Epidemiology in Military and Veteran Populations: Proceedings of the Second Biennial Conference March 7, 1990 bellwether for late health effects following ionizing radiation exposure. There were 8 deaths among the technicians, while 6.4 would have been expected at concurrent U.S. rates. The technicians did have excessive mortality from lung cancer, whether compared with the United States or with the controls. However, in the absence of information on cigarette smoking, it is difficult to interpret this. The controls had a deficit of lung cancer deaths, which no doubt, reflected the fact that the different occupational groups had different backgrounds. Table 2 displays the data concerning sex ratio of children. Six to 8 percent of the men on each roster reported having x-ray therapy, usually for such conditions as acne or bursitis, and strangely, among the technologists who reported such therapy, but not among the corresponding controls, the sex ratio of the offspring was significantly reduced. Among those who did not report x-ray therapy there was no evident effect on the sex ratio. The later report (3) concerned only mortality; there was not a second round of questionnaires. The number of leukemia deaths increased between 1963 and 1974 from 8 to 12 among the technologists, and from 5 to 7 among the controls ( Table 3 ). Although there was a small excess of leukemia deaths among the technologists, as might be expected to result from radiation exposure, the differences were not statistically significant on either occasion. In fact, mortality was very similar in the two rosters; the excess of respiratory cancer mortality that had been seen in the earlier follow-up had disappeared by 1974. Nuclear Test Participants In 1980 Caldwell and colleagues at the Centers for Disease Control (CDC) published a report (4) that showed highly significant excesses of both the incidence of and mortality from leukemia in a group of 3,224 veterans who had participated at a test code-named Smoky at the Nevada Test Site in 1957 ( Table 4 ). The report stirred considerable interest, but seemed unexplainable. Although 4 of the 9 men diagnosed with leukemia had radiation doses estimated to be more that 0.5 rem, none were as large as 3 rem. Conventionally accepted risk estimates for the induction by radiation of leukemia could not explain the excess of about 5.5 incident cases above expectation, given the average radiation dose of perhaps 0.5 rem to the entire group. A second report, in 1983 (5), was concerned with mortality from all causes among the former Smoky participants, both from malignant neoplasms and from other causes of death. The veterans had quite low mortality from diseases other than cancer, as has been generally true for groups that have been selected initially for good health ( Table 5 ). The cancer mortality experience, however, was remarkably close to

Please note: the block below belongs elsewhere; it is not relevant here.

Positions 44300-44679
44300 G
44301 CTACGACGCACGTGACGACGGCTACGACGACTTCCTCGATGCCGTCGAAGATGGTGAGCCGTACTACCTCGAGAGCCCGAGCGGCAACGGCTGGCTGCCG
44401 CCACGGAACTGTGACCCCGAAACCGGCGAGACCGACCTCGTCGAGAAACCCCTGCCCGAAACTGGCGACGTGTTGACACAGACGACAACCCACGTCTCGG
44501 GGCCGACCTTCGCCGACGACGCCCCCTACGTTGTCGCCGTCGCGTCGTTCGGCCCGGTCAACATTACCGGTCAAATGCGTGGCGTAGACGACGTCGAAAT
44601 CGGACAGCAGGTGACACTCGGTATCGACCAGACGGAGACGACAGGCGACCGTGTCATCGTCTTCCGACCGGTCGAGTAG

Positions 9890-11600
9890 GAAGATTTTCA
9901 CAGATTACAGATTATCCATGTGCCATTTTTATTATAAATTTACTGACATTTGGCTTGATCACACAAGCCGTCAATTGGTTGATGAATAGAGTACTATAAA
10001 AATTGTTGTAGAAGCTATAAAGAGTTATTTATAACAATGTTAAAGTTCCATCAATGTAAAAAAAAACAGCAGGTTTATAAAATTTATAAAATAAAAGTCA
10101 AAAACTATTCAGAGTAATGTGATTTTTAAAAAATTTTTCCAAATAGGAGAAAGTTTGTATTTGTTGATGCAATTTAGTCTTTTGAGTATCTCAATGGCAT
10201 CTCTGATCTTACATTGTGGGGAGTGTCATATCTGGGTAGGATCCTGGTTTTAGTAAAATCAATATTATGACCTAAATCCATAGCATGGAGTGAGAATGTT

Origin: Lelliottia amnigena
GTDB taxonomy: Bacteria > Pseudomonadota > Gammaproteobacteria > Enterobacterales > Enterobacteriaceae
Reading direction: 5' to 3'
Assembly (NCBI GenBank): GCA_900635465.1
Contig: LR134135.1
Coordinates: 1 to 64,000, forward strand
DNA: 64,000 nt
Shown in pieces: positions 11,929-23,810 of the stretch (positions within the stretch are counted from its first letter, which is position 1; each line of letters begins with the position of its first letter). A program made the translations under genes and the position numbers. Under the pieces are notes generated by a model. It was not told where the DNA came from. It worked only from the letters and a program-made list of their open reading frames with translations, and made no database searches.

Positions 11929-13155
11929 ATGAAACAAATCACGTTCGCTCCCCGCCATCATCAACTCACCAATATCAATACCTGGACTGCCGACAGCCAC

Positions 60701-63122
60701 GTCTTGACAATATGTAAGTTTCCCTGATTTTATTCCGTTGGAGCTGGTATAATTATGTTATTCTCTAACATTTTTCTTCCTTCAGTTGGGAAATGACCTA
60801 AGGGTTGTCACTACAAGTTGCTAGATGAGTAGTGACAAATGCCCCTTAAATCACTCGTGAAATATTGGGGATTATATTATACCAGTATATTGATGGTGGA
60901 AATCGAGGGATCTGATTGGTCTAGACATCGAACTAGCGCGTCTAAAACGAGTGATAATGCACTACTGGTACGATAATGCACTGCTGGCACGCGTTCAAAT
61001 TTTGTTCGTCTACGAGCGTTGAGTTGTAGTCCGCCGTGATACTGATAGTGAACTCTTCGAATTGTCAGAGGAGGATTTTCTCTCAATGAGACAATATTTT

OCR for page 81